Feeling In Limbo with Your Student Loans? Here are Things You Can Do Now
If you’ve kept up with the news, you know that a proposal for major changes to student loan repayment has come out of Washington, D.C. You’ve seen that up to $20,000 could be forgiven. Maybe you’ve even daydreamed about what you would do with that much money. It’s a good idea to keep in mind that it’s still a proposal at this stage and that nothing is set in stone yet. However, there are some things you can consider doing now to prepare yourself for what the future may bring, whether that’s significant relief on your college debt or merely a resumption of payments.
Frustratingly, it’s a bit of a waiting game right now on the student loan repayment front. As you probably know, in August of 2022, the White House announced a Student Debt Relief Plan that could significantly reduce your burden if you have a large amount of educational debt. The court has challenged the plan, though, so it’s not possible to start counting your savings just yet. Nevertheless, here are some things you could consider doing now to help prepare yourself, irrespective of the outcome.
It could be helpful to start setting aside now the monthly amount of your anticipated student loan payment. Doing so can help you get in the groove if you need to start paying those monthly bills again after June 30, 2023. Of course, it takes some discipline, but it’s best not to get in the habit of treating that chunk of your budget as discretionary.
Putting that monthly money in a savings account now can also help you build a nice cushion against unforeseen bumps in the road life will inevitably throw at you. If you don’t have the money to squirrel away, consider reviewing your budget to see if a few adjustments are possible.
Think about paying down your student loans
With most people not making loan payments for the past three years or so, you might wonder why it could make sense to pay them now. The interest on federal student loans currently is at 0%, meaning you’ll reduce your debt faster now than you would if you wait to pay when the interest rate goes up in the future. If you owe more than the proposed forgiveness amount, it could make sense to take advantage of the current rate.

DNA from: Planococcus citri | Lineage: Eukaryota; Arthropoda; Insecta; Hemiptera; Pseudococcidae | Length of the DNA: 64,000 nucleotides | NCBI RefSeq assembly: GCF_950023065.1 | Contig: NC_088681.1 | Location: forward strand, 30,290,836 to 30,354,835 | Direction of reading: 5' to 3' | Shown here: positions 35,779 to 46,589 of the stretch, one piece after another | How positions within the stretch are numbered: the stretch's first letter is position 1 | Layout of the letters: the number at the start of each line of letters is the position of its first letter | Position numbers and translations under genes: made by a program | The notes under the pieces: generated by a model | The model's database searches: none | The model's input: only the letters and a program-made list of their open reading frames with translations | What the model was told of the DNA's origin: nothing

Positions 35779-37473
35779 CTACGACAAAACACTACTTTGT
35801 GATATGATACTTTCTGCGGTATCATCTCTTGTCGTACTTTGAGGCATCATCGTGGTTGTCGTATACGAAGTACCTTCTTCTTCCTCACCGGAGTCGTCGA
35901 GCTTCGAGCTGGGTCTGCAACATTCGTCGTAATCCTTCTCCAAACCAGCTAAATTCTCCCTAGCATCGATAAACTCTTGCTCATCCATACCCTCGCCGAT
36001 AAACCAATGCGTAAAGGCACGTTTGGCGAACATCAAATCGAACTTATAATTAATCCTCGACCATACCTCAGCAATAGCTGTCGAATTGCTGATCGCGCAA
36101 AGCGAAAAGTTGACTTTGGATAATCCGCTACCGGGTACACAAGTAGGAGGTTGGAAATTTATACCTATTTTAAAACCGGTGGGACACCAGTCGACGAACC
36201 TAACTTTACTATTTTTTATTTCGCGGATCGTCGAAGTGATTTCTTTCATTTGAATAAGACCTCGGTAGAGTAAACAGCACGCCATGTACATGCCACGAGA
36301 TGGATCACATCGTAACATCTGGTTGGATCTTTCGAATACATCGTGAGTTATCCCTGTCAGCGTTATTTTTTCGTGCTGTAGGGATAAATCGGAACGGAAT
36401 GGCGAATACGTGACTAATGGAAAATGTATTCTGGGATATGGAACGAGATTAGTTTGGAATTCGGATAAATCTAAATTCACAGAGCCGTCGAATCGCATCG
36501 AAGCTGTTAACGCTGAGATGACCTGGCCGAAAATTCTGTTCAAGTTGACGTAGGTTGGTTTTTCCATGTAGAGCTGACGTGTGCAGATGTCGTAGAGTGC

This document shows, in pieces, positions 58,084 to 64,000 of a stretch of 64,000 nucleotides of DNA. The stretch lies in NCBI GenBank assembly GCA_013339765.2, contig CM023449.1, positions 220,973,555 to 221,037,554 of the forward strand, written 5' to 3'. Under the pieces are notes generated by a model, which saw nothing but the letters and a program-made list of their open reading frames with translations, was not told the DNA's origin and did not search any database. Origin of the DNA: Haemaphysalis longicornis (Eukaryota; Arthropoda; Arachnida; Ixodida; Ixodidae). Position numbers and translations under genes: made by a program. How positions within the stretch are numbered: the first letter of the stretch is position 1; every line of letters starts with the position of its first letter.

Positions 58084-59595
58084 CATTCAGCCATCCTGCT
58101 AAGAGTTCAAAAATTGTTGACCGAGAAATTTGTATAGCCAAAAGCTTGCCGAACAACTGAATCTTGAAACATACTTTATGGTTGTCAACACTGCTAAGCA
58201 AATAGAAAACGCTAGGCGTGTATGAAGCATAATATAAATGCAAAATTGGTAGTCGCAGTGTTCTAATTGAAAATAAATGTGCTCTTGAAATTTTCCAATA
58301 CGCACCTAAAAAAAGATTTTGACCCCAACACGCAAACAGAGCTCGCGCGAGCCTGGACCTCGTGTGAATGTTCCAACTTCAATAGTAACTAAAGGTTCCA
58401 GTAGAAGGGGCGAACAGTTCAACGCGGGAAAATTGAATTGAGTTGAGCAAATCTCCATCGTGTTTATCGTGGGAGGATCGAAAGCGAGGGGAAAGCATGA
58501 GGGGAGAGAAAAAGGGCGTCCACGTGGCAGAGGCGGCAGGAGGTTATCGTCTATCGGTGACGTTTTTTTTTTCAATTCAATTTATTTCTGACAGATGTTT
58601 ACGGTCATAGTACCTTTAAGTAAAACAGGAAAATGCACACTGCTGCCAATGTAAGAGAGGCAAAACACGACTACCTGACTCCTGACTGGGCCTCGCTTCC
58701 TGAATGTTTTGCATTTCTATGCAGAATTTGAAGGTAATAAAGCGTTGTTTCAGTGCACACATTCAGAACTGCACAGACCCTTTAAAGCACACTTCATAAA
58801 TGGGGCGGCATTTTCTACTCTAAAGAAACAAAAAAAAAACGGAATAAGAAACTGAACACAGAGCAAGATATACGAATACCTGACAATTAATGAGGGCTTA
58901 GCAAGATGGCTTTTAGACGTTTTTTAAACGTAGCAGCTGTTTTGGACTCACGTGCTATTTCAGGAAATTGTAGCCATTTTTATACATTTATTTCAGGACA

Know all the forgiveness options
The Student Debt Relief Plan is the one that has everyone buzzing, but it’s not the only way to get some help lowering your bill. Visit the Department of Education’s page covering forgiveness options to see if you could take advantage of one of the other programs set up to provide relief, such as Income-Driven Repayment Forgiveness.
Be plan smart
It’s not possible yet to get an ironclad guarantee of what your balance will look like if forgiveness happens. However, you can have a game plan in place for understanding how your repayment options might change if the amount you owe goes down. Remember that you might not be eligible for a repayment plan you’d previously utilized.
If you’re in default, don’t lose hope
If you were in default with your student loans before the freeze was placed on payments in 2020, you might have taken this time as a welcome vacation from thinking about your debt. But there could be good news through what’s known as the “Fresh Start” program, an initiative by the federal government specifically designed to help people who were in arrears. You may be able to bring your account back to current status, eliminate the record of missed payments on your credit report, and access other benefits. Visit the federal government’s Fresh Start page for more information.
Learn about the IDR waiver
Income-driven repayment (IDR) forgiveness isn’t new; starting in the 1990s, the federal government set up this assistance for student loan borrowers facing economic hardships. What’s changed is that the government is considering expanding the IDR program to significantly shorten the length of time many debtors have to pay on their loans. One significant thing to know: the government is telling people with commercially owned FFEL, Perkins, or Health Education Assistance Loan (HEAL) Program loans to apply for a Direct Consolidation Loan by May 1, 2023, to qualify for the full benefits of this offering. Visit the government’s IDR page for more information.
Don’t worry about applying for relief just yet
Applications for student loan debt relief—open briefly in the fall of 2022—are currently not being accepted, so there’s no point in hurrying to complete an application. If you did apply and got approved in 2022, you don’t need to apply again. Your application will remain on file.
Keep in touch
It’s always a good idea to ensure that your student loan servicers have your current contact details should they need to reach out. With all the changes that could happen in the months ahead, it’s more important than ever to ensure you get all communications from them. If you don’t know your servicer’s identity or contact information, visit the federal government’s servicer identification page.
Stay informed the easy way
There’s no need to scour cable news, the internet, or other media outlets every day to make sure you haven’t missed the latest on the future of student loan repayment. That’s because the Department of Education has set up text and email lists that share updates as soon as they become available. Log in at StudentAid.gov, and in the Settings section, choose Communication Preferences and then select “Information Emails.”
It’s not hyperbole to point out that this is potentially a momentous time for you as a student loan borrower. Depending on the decision of the Supreme Court, you could suddenly have a dramatically less burdensome debt load. On the flip side, it’s also possible you may need to start paying on your loans again. If you can take a few steps now to prepare yourself for either outcome, you could experience less stress when the new reality comes into being.